E-commerce site The Verticale is making a shift to social commerce to help shoppers discover socially conscious brands curated on its platform.
The Verticale, founded in 2021, is moving away from the marketplace model — previously, it sold products on its website on a dropship basis. Instead, The Verticale says it will now help its users discover products sold by its eco-friendly brand partners. The Verticale will tell customers more about these products through a designated brand page, through videos from the founders, and through product recommendations curated by influencers — with the hope that all of these various pieces of content will ultimately convince a customer to buy a product. Then, if they click on a product link, they’ll ultimately be taken to the brands’ website to checkout and convert into a sale.
The Verticale pivot comes at a time when socially conscious shopping behavior is on the rise and consumers are willing to pay more for it, Forrester senior analyst Sucharita Kodali told Modern Retail. A February 2023 study by McKinsey and NielsenIQ found that products making ESG (environmental, social, and governance) claims like “cage free,” “vegan” and “eco-friendly” averaged 28% cumulative growth over the five-year period between 2017 and 2022. Separately, a Forrester study found that, before making a purchase, more than half (51%) of Gen Z respondents between the ages of 18 and 23 conduct research on a company to make sure it supports their stance on CSR (corporate social responsibility).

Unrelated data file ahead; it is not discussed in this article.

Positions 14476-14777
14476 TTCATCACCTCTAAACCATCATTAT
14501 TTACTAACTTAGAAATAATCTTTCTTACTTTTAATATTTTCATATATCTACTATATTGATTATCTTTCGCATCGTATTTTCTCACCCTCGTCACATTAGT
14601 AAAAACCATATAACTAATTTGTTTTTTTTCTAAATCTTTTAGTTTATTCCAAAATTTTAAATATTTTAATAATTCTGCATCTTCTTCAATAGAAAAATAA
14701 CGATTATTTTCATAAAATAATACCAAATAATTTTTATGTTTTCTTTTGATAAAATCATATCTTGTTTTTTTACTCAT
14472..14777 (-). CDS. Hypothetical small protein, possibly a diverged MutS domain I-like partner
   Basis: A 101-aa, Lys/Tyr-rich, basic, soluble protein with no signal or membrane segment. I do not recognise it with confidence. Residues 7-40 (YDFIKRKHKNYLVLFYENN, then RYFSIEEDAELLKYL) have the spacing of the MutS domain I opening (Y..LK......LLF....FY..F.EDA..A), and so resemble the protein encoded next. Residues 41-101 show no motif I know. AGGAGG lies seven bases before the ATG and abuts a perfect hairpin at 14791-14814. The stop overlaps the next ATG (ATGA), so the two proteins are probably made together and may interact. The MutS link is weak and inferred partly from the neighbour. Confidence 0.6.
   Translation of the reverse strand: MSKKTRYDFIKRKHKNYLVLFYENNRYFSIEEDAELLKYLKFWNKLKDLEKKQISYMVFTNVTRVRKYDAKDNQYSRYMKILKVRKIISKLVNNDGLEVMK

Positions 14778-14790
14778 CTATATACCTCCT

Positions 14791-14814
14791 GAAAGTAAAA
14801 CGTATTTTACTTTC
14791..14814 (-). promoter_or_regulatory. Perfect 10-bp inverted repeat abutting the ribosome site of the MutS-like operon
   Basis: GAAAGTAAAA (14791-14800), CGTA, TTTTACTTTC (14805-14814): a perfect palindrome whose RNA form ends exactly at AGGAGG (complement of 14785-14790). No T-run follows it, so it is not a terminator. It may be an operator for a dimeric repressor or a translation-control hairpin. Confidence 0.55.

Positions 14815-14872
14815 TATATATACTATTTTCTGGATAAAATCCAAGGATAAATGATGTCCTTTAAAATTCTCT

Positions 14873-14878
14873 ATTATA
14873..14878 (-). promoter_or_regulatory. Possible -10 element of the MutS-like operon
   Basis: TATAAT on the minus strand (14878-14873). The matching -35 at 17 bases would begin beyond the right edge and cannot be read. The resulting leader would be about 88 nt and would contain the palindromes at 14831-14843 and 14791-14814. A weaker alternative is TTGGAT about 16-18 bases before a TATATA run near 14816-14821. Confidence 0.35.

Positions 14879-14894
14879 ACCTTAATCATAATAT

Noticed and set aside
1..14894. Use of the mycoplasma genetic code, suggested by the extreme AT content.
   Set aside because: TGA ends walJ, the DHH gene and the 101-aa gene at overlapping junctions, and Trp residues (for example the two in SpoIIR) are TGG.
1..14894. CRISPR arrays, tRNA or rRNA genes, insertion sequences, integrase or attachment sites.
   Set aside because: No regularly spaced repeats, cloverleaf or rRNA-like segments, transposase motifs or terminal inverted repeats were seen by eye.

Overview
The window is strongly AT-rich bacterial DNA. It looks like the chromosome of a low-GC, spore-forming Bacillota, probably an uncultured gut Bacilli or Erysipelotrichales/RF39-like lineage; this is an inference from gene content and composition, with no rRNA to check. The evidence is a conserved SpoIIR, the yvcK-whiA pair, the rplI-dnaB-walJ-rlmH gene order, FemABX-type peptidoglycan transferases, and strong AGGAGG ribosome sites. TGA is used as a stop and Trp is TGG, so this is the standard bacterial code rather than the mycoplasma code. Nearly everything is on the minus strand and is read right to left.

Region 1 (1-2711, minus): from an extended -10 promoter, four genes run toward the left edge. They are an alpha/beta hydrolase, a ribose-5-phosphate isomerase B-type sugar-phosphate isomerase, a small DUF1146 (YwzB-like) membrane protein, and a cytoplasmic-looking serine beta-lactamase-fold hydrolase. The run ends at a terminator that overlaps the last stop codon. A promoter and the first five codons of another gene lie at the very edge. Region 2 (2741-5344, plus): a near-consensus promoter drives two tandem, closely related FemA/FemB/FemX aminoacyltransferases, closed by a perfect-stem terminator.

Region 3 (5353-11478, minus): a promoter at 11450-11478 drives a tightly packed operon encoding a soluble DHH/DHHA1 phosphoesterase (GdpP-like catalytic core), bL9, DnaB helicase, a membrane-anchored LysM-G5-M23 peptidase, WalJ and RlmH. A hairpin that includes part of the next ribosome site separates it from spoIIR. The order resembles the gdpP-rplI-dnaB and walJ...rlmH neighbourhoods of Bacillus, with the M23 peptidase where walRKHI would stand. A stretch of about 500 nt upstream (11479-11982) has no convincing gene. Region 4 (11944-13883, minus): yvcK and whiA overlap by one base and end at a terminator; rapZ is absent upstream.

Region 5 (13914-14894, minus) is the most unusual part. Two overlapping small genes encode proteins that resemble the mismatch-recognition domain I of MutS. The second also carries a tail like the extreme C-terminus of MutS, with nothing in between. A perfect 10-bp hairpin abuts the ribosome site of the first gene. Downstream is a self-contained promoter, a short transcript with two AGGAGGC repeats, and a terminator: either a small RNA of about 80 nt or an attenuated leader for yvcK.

The Verticale will charge its brand partners an onboarding fee and an additional take-rate off of the sale when users go from its platform to the brand’s website. The company is relaunching its website with 30 brands including Ayurvedic skin-care brand Aavrani, zero-waste haircare brand Superzero and sustainable sneaker brand Cariuma among others.